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Review of Marketing Research: Special Issue – Marketing Legends
Type: Book
ISBN: 978-0-85724-897-8

Book part
Publication date: 12 September 2022

Edward E. Rigdon and Marko Sarstedt

The assumption that a set of observed variables is a function of an underlying common factor plus some error has dominated measurement in marketing and the social sciences…

Abstract

The assumption that a set of observed variables is a function of an underlying common factor plus some error has dominated measurement in marketing and the social sciences in general for decades. This view of measurement comes with assumptions, which, however, are rarely discussed in research. In this article, we question the legitimacy of several of these assumptions, arguing that (1) the common factor model is rarely correct in the population, (2) the common factor does not correspond to the quantity the researcher intends to measure, and (3) the measurement error does not fully capture the uncertainty associated with measurement. Our discussions call for a fundamental rethinking of measurement in the social sciences. Adapting an uncertainty-centric approach to measurement, which has become the norm in in the physical sciences, offers a means to address the limitations of current measurement practice in marketing.

Details

Measurement in Marketing
Type: Book
ISBN: 978-1-80043-631-2

Keywords

Book part
Publication date: 12 September 2022

Richard P. Bagozzi

Concepts equip the mind with thought, provide our theories with ideas, and assign variables for testing our hypotheses. Much of contemporary research deals with narrowly…

Abstract

Concepts equip the mind with thought, provide our theories with ideas, and assign variables for testing our hypotheses. Much of contemporary research deals with narrowly circumscribed concepts, termed simple concepts herein, which are the grist for much empirical inquiry in the field. In contrast to simple concepts, which exhibit a kind of unity, complex concepts are structures of simple concepts, and in certain instances unveil meaning going beyond simple concepts or their aggregation. When expressed in hylomorphic structures, complex concepts achieve unique ontological status and serve particular explanatory capabilities. We develop the philosophical foundation for hylomorphic structures and show how they are rooted in dispositions, dispositional causality, and various mind–body trade-offs. Examples are provided for this emerging perspective on “Big concepts” or “Big Ideas.”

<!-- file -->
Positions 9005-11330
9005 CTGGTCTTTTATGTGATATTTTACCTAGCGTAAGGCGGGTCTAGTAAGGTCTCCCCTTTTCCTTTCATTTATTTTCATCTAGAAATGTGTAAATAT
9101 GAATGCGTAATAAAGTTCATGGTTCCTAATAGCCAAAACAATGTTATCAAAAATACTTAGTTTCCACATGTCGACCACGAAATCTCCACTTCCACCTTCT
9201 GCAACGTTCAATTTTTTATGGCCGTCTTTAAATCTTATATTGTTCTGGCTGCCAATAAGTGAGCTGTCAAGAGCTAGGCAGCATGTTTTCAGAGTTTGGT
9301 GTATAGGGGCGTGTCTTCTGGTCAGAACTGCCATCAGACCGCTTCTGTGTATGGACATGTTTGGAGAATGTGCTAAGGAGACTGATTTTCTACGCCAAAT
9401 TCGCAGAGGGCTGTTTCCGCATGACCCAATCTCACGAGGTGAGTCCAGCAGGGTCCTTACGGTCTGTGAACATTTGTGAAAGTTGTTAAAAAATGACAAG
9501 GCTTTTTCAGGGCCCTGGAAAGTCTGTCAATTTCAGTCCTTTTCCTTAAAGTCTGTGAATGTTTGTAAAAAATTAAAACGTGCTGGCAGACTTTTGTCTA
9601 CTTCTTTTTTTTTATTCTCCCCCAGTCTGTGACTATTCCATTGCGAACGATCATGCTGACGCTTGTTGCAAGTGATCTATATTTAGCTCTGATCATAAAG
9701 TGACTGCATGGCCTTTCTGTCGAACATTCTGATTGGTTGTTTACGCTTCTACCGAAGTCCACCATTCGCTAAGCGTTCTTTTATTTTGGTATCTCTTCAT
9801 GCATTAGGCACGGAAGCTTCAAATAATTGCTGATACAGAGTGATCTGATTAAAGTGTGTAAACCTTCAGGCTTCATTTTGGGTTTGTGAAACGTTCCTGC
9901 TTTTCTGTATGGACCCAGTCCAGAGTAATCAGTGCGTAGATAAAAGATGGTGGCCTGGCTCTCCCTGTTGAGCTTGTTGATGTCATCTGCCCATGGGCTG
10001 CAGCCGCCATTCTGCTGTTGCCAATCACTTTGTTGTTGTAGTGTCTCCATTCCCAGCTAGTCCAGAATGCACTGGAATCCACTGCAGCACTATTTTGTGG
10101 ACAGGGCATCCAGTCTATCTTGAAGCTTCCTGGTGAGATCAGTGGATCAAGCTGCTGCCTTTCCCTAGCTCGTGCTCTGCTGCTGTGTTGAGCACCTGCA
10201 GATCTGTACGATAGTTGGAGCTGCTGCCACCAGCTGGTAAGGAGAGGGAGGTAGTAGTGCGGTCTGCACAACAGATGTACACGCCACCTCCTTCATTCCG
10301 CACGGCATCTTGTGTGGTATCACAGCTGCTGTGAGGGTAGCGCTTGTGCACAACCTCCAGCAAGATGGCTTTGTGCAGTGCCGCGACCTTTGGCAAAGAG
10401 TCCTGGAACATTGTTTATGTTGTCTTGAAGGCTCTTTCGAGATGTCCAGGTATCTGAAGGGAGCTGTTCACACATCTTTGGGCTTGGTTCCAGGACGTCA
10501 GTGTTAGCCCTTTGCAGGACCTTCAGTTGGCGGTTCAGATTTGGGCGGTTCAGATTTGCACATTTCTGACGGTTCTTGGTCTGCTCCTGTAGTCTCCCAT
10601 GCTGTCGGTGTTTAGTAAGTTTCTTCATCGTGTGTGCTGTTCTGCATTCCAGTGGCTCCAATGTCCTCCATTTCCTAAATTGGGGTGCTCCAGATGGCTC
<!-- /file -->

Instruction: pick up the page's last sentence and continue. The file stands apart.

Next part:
Book part
Publication date: 12 September 2022

Adam Finn and Ujwal Kayande

Identifying the dimensionality of a construct and selecting appropriate items for measuring the dimensions are important elements of marketing scale development. Scales…

Abstract

Identifying the dimensionality of a construct and selecting appropriate items for measuring the dimensions are important elements of marketing scale development. Scales for measuring marketing constructs such as service quality, brand equity, and marketing orientation have typically been developed using the influential classical test theory paradigm (Churchill, 1979), or some variant thereof. Users of the paradigm typically assume, albeit implicitly, that items and respondents are the only sources of variance and respondents are the objects of measurement. Yet, marketers need scales for other important managerial purposes, such as benchmarking, tracking, and perceptual mapping, each of which requires a scaling of objects other than respondents such as products, brands, retail stores, websites, firms, advertisements, or social media content. Scales that are developed without such objects in mind might not perform as expected. Finn and Kayande (2005) proposed a multivariate multiple objective random effects methodology (referred to here as M-MORE) could be used to identify construct dimensionality and select appropriate items for multiple objects of measurement. This chapter applies M-MORE to multivariate generalizability theory data collected to assess online retailer websites in the early 2000s to identify the dimensionality of and to select appropriate items for scaling website quality. The results are compared with those produced by traditional methods.